Mew2King explains how a single frame cost Zain Smash Summit 11 victory vs Mang0 - Dexerto
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Mew2King explains how a single frame cost Zain Smash Summit 11 victory vs Mang0

Published: 21/Jul/2021 15:50

by Lawrence Scotti

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Jason ‘Mew2King’ Zimmerman explained how a single frame cost Zain ‘Zain’ Naghmi winning Smash Summit 11, as he lost to  Joseph ‘Mang0’ Marquez in heartbreaking fashion.

Smash Summitt 11 ended in epic fashion as Mang0 defeated Zain through the losers bracket, staging an insane comeback that was one for the history books. After being down 0-2, Mang0 reversed swept Zain to become Smash Summitt champion.

The tournament had the largest prize pool in competitive Melee history at $155,640. Mang0 walked away with the first-place prize of $46,692.

The ending of the tournament was a frantic scene. It all came down to the last stock between the players in game five of the second set between them, and Mang0 clutched it out.

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Mew2King explains how Mang0 won

Days after the tournament, Mew2King took to his stream to break down the final moments of Smash Summitt 11.

As Mang0 playing Fox landed at the top of the Battlefield stage, Zain, who’s playing Marth, went for an up-air attack to punish Mang0’s vulnerable position.

Mew2King says “This was one frame off from hitting. This one frame changed the tournament. Zain being one frame late here changed the tournament.”

Had Zain up-aired a single frame earlier, Mang0 would not have been able to shield and been hit. The attack doesn’t land as Mang0 shields it and in return knocks Zain off the stage, winning the tournament.

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Mew2King took the comment section of the original Reddit post for this clip, explaining, “I actually figured out all of this frame data stuff (techs being 1-20 invin, 21-26 vulnerable for in place and missed tech and 21-40 vulnerable for tech roll) with pause tests in 2003, cuz I was curious about everything and wanted to know the facts about everything.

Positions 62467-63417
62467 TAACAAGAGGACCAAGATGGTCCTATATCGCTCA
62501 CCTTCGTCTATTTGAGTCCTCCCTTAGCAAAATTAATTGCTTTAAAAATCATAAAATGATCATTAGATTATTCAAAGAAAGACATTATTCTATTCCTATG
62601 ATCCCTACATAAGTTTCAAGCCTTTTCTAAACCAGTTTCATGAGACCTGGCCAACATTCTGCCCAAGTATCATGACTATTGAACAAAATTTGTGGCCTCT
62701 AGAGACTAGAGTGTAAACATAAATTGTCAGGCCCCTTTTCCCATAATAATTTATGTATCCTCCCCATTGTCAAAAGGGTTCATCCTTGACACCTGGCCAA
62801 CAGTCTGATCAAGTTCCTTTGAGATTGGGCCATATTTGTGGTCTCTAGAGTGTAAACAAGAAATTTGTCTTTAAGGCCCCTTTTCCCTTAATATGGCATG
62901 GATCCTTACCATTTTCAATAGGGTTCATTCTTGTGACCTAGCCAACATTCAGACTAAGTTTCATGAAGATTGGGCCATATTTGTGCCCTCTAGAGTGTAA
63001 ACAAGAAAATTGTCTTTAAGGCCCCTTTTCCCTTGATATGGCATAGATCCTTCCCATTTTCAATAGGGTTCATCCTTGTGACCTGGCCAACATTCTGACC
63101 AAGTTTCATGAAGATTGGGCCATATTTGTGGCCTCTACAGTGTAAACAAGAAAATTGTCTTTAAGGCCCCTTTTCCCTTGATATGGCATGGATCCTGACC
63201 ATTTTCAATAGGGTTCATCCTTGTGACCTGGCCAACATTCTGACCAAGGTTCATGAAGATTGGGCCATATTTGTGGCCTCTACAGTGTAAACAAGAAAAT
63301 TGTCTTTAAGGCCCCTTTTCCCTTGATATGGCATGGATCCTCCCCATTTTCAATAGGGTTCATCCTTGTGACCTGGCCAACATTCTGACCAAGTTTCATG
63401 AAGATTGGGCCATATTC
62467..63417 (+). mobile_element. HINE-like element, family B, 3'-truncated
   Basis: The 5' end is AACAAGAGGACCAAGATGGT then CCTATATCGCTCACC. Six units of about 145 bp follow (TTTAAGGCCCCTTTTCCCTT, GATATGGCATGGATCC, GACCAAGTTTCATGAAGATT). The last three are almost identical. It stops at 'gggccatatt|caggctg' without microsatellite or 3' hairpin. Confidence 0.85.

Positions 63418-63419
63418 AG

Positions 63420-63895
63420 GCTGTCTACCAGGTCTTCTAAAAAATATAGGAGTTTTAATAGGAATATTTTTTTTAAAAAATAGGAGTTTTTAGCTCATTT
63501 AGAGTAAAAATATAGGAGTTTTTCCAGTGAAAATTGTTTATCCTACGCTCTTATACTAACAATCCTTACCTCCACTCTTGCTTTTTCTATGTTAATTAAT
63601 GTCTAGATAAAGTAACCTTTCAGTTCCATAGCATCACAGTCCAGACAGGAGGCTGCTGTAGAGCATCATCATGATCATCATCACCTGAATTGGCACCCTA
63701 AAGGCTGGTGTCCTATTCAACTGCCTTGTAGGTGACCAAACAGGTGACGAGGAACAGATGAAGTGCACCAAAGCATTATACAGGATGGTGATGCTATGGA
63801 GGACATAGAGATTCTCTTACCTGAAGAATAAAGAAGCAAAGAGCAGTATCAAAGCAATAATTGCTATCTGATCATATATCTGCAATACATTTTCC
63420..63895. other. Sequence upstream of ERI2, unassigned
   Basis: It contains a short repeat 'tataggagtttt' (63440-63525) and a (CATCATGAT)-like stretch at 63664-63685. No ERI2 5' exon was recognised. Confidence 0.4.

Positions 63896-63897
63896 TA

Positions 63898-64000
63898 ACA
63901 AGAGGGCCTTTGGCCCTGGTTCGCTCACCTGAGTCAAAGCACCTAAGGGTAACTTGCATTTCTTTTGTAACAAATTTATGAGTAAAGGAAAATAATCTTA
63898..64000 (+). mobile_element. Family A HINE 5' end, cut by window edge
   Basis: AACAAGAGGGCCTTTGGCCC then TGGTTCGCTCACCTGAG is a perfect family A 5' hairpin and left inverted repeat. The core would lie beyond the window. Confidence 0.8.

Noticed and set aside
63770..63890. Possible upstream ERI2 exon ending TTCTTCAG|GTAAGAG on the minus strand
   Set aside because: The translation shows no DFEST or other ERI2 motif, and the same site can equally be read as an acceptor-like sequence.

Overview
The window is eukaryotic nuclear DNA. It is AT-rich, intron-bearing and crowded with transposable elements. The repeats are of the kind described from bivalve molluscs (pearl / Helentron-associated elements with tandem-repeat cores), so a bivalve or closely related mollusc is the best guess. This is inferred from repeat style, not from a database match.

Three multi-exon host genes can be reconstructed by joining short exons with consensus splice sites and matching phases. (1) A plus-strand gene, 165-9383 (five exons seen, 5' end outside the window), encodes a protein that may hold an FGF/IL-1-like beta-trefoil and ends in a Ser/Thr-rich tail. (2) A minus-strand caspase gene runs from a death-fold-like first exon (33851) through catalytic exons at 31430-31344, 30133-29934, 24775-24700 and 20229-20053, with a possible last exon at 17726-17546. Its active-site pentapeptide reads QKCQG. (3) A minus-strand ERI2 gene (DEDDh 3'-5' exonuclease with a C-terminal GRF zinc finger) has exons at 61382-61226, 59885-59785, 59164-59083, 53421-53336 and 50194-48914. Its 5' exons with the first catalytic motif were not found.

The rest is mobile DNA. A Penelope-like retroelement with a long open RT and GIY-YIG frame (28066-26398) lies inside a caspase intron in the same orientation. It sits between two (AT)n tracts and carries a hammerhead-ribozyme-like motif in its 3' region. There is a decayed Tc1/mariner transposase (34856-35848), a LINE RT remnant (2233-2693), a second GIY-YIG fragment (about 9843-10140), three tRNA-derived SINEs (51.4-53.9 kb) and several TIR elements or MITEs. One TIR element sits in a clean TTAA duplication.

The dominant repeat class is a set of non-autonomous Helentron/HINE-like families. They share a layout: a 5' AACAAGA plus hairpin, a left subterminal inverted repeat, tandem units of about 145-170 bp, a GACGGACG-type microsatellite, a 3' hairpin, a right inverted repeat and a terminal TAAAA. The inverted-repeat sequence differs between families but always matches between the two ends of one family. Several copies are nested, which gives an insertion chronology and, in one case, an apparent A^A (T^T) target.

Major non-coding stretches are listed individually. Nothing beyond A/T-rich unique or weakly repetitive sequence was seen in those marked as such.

“This is before I knew such a thing as ‘tournaments’ for Smash Bros. even existed. Was just a hobby in Middle/High School. I did this for a lot of games, just never posted it all online. Had pencil, paper, and a 19 inch CRT in my room, and I often had to use a lot of patience, smart strats, great timing, and backup tests (and either 2 or 3 controllers at once often), in order to make sure it was all perfectly accurate. Then I found out about Action Replay years later lol.”

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Mew2King has been breaking down Melee’s frame data for almost 20 years now.

A single frame, which accounts for 1/60th of a second, seems to have cost Zain the entire tournament. The razor-thin margin between winning and losing in Melee is what makes the game still exciting to watch and play 20 years after its release.

Mew2King has been obsessed with Melee since its release and is one of the original architects of understanding the game from a data point of view. Melee is an incredibly deep fighting game and its mechanics are still being mastered decades after hitting the Nintendo Gamecube.